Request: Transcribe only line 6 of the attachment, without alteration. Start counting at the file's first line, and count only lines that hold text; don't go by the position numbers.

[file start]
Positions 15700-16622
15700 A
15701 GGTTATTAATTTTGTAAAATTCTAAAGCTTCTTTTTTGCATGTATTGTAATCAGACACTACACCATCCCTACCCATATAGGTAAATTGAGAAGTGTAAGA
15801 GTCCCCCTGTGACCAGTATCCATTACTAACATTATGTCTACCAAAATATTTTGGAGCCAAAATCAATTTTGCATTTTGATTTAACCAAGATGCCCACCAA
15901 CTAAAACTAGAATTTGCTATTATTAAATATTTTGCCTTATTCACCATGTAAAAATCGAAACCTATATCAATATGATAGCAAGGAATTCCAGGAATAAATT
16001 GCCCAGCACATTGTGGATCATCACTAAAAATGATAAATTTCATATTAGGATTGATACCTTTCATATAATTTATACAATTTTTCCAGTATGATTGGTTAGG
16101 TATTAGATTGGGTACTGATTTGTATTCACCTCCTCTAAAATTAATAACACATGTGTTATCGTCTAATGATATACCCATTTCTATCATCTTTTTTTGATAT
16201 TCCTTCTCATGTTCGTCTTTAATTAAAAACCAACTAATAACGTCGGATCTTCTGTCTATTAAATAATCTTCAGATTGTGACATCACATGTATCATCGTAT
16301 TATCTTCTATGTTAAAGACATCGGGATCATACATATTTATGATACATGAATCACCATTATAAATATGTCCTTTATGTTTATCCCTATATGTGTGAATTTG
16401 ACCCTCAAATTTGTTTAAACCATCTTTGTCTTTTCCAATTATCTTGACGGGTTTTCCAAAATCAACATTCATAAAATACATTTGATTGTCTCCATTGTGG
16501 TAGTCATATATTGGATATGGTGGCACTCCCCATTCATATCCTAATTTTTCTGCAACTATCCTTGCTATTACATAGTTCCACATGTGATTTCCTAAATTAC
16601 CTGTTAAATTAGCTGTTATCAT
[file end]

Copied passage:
16001 GCCCAGCACATTGTGGATCATCACTAAAAATGATAAATTTCATATTAGGATTGATACCTTTCATATAATTTATACAATTTTTCCAGTATGATTGGTTAGG